What the night sky declares

If I peer
through the window from my sleepless back

and think far into the sky I
fear the sheer depth of space.
So in daylight I steer clear,
dwell here where the roof is low
and the world is small.
Space is severe, and well causes
men to revere God.

Don’t miss those few quiet words in Genesis,
“he also made the stars”: he also made

those raging storms of nuclear fire
yellow as a feather from a falling weaver
bright bursts of power and light larger than the giant’s giant,
filling the galaxies to more powers over,
with billions in the arsenal.

Twinkling overhead.

And thick dark matter we
name without grasping

living suspended as the stars
deep in the knowledge of the Son of God.

O glorious, inconvenient sky,
your vast expanse demands
no small part of me.

Your rod and staff, they comfort me

Now in death's valley, every shadow
holds a haunting whistle, low.
  And dimly lit, diffused through haze
  they make the shapes that shake one's gaze
    and settle groundward eyes. The clouds
    and fears creep dankly round and shroud
      the valley heavy, ripe for rot -
      if faced with fear, I hear him not.
 
  Of course the evil lurks, but who
  should fear it when God walks with you?
 
And faced with something real to fear
I press the psalter to my ear:
  "Do not" he says, "Do not join in
  with those whose trembling minds would spin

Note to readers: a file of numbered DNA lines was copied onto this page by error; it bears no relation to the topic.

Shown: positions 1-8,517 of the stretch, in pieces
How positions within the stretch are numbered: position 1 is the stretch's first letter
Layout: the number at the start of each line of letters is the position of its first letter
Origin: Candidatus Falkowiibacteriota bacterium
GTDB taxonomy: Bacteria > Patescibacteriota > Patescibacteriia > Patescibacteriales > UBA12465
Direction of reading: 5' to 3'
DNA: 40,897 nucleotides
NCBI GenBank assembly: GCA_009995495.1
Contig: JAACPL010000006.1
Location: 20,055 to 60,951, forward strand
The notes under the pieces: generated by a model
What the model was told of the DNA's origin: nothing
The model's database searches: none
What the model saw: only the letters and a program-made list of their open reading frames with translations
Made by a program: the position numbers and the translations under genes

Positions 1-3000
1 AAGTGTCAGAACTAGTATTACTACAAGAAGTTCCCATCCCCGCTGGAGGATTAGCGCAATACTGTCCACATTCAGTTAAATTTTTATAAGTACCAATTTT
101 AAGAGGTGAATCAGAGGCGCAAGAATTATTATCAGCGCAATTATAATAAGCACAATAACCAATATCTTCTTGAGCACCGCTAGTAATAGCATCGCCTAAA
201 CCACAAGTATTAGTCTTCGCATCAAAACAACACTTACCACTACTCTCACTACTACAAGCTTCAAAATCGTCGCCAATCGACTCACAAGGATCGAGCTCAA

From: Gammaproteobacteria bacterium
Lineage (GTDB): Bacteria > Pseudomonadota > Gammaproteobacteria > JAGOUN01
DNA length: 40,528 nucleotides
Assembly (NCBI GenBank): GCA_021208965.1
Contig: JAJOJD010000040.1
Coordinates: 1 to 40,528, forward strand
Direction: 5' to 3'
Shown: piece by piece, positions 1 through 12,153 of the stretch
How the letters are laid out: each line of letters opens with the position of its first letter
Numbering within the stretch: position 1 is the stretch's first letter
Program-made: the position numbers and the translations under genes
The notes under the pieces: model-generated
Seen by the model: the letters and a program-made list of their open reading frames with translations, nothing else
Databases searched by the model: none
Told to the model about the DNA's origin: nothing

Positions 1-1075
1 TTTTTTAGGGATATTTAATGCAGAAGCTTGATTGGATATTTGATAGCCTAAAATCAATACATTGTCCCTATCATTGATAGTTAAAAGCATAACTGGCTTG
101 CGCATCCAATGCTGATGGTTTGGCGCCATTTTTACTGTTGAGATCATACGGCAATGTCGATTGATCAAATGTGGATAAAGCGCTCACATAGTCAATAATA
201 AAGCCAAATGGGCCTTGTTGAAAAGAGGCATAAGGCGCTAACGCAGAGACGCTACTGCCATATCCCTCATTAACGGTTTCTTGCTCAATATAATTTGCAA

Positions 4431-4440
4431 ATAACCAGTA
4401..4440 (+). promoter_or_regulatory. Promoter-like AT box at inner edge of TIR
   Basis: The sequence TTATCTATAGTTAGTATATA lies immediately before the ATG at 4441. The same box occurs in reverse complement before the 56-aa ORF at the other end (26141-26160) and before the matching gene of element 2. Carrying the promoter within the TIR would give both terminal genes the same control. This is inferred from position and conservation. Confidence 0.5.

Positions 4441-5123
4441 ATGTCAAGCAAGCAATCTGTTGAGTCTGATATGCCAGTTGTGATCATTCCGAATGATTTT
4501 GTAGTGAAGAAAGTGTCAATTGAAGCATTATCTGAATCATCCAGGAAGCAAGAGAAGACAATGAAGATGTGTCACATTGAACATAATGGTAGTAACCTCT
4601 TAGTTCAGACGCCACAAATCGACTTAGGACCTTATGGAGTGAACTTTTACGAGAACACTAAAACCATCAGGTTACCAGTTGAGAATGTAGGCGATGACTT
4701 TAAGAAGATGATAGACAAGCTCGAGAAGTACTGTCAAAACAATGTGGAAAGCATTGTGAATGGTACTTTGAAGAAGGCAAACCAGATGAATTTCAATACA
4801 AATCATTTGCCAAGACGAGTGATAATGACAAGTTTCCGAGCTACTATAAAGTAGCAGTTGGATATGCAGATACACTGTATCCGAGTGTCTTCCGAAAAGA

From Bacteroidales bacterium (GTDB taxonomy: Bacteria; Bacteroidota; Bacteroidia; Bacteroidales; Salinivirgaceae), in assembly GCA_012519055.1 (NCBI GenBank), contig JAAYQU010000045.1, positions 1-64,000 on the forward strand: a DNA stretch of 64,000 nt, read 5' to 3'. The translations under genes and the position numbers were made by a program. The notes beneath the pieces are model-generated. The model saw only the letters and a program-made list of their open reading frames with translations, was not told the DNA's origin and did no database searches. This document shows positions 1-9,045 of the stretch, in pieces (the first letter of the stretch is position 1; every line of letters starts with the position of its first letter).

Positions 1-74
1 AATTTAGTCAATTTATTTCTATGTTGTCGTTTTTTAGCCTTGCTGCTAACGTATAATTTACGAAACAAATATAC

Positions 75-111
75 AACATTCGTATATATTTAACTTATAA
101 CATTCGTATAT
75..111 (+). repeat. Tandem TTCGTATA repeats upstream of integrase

them down to dread of loss that looms,
    and spread the stifling breath of gloom."
      For all the worst that may befall,
      the Lord himself does guard my soul.
 
  Of course the evil lurks, but who
  should fear it when God walks with you?

The pandemic and infodemic weighed heavily on me today. I took a break from trying to work, to meditate on Psalm 23:4.

Even though I walk through the valley of the shadow of death, I will fear no evil, for you are with me. Your rod and your staff, they comfort me.

Psalm 23:4 (WEB)

I started to think on all the times we are reminded not to fear, and how the instruction is never given in the absence of a “fear stimulus”. God acknowledges that there is “something to fear”, and yet in that context he tells us not to fear. This doesn’t mean that we are immune from suffering, illness, loss or death. It positions fear as the antithesis of trust, both of which are responses to circumstances which seem to threaten the fulfilment of a promise. What has God promised? What circumstances will change our trust in him to do what he has said he will do? We must watch our hearts, and lead them to measure every fear against the sovereign plan of God, remembering that he is good, and that Christ will not lose us. Then, though we may suffer, we shall not lose faith and hope. Rather than falling to the stifling, paralysing zeitgeist, we lift our eyes to Jesus, our only hope in life and in death.